In Afghanistan, there are girls, there are boys, and then there are the bacha posh, a temporary third gender for girls who live as boys. The practice is at least a century old and is used by families of all socioeconomic backgrounds and ethnicities to navigate Afghanistan's deeply patriarchal society, which values sons over daughters. Although only a sliver of the population engages in the bacha posh custom, precise numbers are hard to nail down, as there has never been an effort to track the practice.
Afghanistan’s preference for sons stems from its agricultural roots. Male children typically performed the hard labor required to support their families. They built homes, chopped wood, and plowed fields. Boys could travel independently and work outside the home. When they married, sons would bring their wives into the family and expand the nuclear family with their own children. In short, sons contributed in very concrete ways to the prosperity of a family. Daughters, on the other hand, would leave the family once they reached marrying age and were eventually absorbed into their husbands’ families. The grandchildren they produced were considered part of the paternal line. For much of Afghanistan, this is still the case.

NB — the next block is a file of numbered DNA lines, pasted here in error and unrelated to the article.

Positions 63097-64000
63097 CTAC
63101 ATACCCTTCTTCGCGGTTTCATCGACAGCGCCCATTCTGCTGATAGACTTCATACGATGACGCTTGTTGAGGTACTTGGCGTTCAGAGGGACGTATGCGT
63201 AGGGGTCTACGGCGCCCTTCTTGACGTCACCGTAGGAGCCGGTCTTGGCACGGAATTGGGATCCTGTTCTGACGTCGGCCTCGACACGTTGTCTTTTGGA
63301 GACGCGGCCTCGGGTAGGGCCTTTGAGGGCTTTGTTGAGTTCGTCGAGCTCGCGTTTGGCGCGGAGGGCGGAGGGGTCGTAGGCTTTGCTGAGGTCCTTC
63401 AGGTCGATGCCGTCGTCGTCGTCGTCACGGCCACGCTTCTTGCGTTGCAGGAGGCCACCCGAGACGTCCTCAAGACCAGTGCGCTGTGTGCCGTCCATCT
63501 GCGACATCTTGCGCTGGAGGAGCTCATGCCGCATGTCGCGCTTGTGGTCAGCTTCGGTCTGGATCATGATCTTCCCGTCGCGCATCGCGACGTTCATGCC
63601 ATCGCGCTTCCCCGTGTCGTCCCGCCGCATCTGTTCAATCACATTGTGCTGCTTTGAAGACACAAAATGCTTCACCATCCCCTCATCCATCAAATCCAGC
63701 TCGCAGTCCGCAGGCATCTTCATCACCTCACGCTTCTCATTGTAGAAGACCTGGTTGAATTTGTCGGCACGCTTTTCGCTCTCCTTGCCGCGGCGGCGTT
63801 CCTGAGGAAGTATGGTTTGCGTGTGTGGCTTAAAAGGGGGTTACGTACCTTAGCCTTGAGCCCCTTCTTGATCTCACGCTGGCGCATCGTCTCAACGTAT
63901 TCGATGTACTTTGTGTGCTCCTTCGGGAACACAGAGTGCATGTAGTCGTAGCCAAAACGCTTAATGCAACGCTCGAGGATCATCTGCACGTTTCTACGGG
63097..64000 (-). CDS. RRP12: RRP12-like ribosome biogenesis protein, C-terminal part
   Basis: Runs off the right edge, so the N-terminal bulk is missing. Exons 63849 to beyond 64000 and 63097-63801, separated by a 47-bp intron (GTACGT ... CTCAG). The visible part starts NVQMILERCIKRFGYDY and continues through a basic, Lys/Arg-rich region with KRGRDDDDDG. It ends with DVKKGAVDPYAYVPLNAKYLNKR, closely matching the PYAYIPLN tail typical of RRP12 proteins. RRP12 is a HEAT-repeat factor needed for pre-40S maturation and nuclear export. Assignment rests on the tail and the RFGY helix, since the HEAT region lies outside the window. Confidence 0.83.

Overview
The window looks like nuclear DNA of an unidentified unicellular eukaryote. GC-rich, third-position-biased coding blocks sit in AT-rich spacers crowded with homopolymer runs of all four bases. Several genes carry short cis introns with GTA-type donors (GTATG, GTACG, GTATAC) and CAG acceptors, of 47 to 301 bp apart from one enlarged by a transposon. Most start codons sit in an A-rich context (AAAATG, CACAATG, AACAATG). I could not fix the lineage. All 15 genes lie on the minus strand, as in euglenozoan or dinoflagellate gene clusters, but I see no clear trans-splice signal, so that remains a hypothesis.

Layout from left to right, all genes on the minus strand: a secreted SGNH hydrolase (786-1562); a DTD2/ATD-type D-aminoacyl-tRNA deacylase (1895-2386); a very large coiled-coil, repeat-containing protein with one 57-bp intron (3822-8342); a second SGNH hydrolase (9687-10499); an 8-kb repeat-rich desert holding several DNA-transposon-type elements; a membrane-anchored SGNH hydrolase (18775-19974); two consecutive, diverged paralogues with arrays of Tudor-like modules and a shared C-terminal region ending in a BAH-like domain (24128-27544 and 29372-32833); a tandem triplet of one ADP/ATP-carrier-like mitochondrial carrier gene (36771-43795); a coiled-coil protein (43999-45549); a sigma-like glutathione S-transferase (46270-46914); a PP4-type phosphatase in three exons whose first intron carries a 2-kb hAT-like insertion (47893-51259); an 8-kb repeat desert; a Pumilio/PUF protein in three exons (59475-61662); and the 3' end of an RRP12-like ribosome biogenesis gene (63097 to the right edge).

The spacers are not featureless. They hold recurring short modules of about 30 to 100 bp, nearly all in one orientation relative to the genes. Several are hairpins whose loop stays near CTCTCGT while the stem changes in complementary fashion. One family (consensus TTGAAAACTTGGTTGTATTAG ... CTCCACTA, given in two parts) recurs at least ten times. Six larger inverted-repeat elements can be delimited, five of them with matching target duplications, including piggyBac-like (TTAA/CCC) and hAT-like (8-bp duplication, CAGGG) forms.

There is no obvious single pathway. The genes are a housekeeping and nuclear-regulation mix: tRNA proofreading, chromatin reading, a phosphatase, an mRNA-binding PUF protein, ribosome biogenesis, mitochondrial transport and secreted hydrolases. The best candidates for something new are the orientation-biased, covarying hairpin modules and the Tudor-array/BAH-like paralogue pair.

One Afghan solution for families with no heirs, although admittedly temporary, is to allow parents to convert a preadolescent daughter into a bacha posh by cutting her hair and dressing her in boy’s clothing. She is assigned a boy’s name. Some families start the change at birth, while others start once the girl has reached school age. The changes, of the name and of the physical appearance, are superficial and simple, with no formality or ceremony. While some families make their girls a bacha posh only for a specific purpose (to enable them to work outside the home after school), the more common story
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